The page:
G. Sam Piatt
May 18, 2013
G. SAM PIATT
PDT Outdoor Columnist
Ohio is not known as a state with many fishing lakes, yet if you check out a 32-year-old state-produced publication labeled “Ohio Fishing Maps,” you’ll see 70 lakes listed for use of the public.
These include Jackson City Reservoir and Jackson Lake.
Jackson Lake is one of the more famous among fishermen. It covers 242 acres and is located just west of Oak Hill in Scioto County. It’s best known for crappie and largemouth bass. Numerous fish attractors have been added to good existing cover for higher fish populations.
Jackson City Reservoir covers 190 acres and is located just west of Jackson in Jackson County. The 58-year-old lake features drop-offs to 30 feet just a few feet from its 8.4 miles of shoreline. Depths range to 50 feet and many fish attractors have been placed.
Rocky Fork Lake, covering 2,080 acres in Highland County, is considered one of the better muskie lakes in Ohio. The deepest hole is about 35 feet but the average depth is much less than that. Its 30 miles of irregular shoreline feature numerous bays where serious fishermen can get away from the pleasure boaters.
SCHULTZ CREEK VALLEY
The upcoming edition of Bridges magazine will be carrying a story about Brysons General Store, located on Schultz Creek 2.5 miles south of South Shore, at the junction of Ky. 3308 and Ky. 784.
The store has been operating at that spot continuously by the Bryson family for 103 years. It’s open now just on Saturdays, from 9 a.m. to 4 p.m., when Bonnie Bryson and her brother, Bob (Shag) are on hand to greet visitors and customers.
Banjo and Guitar pickers and singers perform around the old potbellied stove on the third Saturday of each month.
Yesterday the Bryson Store Bluegrass Pickers performed. The group included Monty Tarr and Carol Jane Wagner on guitars and Larry Roberts on the banjo. Buddy Potter, also a member of the band, on this day sat in a rocker and listened.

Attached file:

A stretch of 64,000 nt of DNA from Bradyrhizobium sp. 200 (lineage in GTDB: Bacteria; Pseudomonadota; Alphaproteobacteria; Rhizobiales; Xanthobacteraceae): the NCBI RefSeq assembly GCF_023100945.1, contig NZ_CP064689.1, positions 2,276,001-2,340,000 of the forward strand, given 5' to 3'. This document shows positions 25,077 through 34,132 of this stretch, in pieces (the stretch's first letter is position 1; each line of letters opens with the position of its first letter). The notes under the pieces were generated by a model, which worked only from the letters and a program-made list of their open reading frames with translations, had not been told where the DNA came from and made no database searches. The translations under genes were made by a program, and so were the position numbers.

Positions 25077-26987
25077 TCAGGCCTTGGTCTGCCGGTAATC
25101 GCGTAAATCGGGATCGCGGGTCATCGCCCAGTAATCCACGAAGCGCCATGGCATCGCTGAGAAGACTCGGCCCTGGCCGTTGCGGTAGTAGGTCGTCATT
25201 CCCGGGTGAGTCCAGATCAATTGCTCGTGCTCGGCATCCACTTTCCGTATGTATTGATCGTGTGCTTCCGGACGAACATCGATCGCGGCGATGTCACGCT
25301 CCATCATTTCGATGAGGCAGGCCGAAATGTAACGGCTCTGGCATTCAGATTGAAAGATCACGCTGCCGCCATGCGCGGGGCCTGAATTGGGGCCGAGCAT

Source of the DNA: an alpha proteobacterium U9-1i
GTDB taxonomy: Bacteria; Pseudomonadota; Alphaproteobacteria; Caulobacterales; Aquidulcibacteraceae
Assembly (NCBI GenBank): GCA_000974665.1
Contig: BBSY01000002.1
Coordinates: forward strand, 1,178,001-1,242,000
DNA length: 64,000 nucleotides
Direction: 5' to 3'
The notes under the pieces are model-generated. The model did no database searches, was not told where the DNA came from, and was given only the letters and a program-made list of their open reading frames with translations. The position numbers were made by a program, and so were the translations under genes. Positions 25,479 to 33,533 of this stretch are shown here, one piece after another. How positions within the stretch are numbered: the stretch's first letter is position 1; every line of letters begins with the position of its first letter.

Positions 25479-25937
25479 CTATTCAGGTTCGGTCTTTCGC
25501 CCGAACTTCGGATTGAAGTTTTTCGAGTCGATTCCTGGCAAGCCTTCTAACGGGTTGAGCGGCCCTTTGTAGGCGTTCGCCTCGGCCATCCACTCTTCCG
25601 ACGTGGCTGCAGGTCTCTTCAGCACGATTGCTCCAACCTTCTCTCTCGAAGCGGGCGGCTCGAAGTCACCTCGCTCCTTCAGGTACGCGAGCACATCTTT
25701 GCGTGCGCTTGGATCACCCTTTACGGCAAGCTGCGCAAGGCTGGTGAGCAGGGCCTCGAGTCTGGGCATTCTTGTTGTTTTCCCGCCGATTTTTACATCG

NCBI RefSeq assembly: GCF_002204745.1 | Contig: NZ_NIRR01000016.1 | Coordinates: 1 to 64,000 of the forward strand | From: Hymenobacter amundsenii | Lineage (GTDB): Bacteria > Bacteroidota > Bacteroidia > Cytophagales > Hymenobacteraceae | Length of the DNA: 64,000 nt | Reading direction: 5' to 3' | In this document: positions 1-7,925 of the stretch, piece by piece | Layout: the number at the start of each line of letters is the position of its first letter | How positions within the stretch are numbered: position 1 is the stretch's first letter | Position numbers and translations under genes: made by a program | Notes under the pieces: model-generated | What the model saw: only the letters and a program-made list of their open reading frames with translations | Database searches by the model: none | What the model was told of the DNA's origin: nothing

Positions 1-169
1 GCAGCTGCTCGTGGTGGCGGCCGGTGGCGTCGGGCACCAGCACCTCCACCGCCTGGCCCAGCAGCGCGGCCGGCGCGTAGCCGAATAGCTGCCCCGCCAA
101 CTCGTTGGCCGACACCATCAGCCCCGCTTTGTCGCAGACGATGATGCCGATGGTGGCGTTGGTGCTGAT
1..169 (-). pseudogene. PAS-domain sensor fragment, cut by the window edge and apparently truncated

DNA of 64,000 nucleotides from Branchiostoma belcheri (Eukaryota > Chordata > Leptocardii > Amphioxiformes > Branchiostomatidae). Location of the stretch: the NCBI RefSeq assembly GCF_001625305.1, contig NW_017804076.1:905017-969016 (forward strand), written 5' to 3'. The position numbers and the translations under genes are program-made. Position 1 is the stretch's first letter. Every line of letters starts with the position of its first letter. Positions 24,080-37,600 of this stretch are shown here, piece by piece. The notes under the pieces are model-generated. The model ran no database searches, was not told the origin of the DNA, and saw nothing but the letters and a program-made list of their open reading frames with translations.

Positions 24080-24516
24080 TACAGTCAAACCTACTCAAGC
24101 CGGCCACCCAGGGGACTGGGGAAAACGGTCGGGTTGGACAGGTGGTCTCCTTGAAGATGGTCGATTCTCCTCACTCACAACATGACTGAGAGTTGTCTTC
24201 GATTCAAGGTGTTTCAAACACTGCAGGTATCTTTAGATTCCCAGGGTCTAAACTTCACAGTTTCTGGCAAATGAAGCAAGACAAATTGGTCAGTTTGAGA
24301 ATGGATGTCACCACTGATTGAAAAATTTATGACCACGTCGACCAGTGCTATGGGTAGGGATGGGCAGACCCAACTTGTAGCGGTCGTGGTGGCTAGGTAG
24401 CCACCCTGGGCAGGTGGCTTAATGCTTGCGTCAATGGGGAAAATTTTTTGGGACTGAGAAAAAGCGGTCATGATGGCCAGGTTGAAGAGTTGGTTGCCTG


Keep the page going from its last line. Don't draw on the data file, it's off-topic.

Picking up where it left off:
Bonnie said the Bryson farm passed down from three greats: grandfather George Dortch, an early Greenup County settler. It was the dowry farm he gave to his daughter Martha who married A.H. Bryson the first. They passed it on to their son J. D. Bryson who married Nan McAllister (daughter of Captain Jack McAllister). They passed it to their son A.H. Bryson the second who was better known as Huse and who started the store along with his wife Elizabeth Callihan Bryson (daughter of Ned Callihan). They passed it on their son Jim — Bonnie and Bob’s dad.
Also among their ancestors are ties to early industry and commerce in addition to farming.
“These include Sebastian Eifort, our great- great uncle, who built the Boone Iron Furnace and later owned and mined fireclay holdings in Carter County, and who also later managed the Hunnewell Iron Furnace for the EK Railroad,” said Bonnie.
“Henry Barrack, our great- great-grandfather who was engaged in iron production at the Boone Furnace; Ned Callihan, our great-great grandfather who worked as a teamster for the EK Railroad; Captain Jack McAllister, who (after the death of his brother Capt. John McAllister) was the master of the packet boat The Fannie Dugan that operated on the Ohio River.
“Our Hannah ancestors worked in the local timber and sawmill industry”
KIDS FISHING DERBY
Youngsters age 1-15 who go fishing to catch fish (don’t we all?) will have an excellent chance to do just that when they cast their lines into the waters of a fish hatchery.
The Cave Run Kids Fishing Derby is set for June 1 at the Minor E. Clark Fish Hatchery off Ky. 801 in the shadow of the Cave Run Lake Dam.
Participants will be fishing in ponds stocked with large numbers of rainbow trout, channel catfish, largemouth bass and crappie.
Members of the Northeast Kentucky Fish and Game Club and the Kentucky Houndsmen are sponsoring the tournament. They will be cleaning fish for youngsters and assisting with the casting tournament.
“Kids will have a chance for some big fish, not just small ones,” said Admiral Gary Greene, one of the organizers.
They’ll need to be early risers. The fun starts at 6:30 a.m. and runs to about 11 a.m.
Youngsters must be accompanied by an adult. They should bring a fishing pole, tackle and a cooler for keeping their catch fish, and lawn chairs to sit on.
A variety of baits will be provided, and there’ll be a limited number of fishing poles available for children who need to borrow one.
There will be free food, games, displays and prizes. And each participant gets a “goody bag” and a free T-shirt.
Take the Farmers exit off I-64 just west of Morehead and the hatchery is about four miles south of there.
For more information, call Tom Timmermann at (606) 783-8650.
G. SAM PIATT can be reached at (606) 932-3619 or Gsamwriter@aol.com.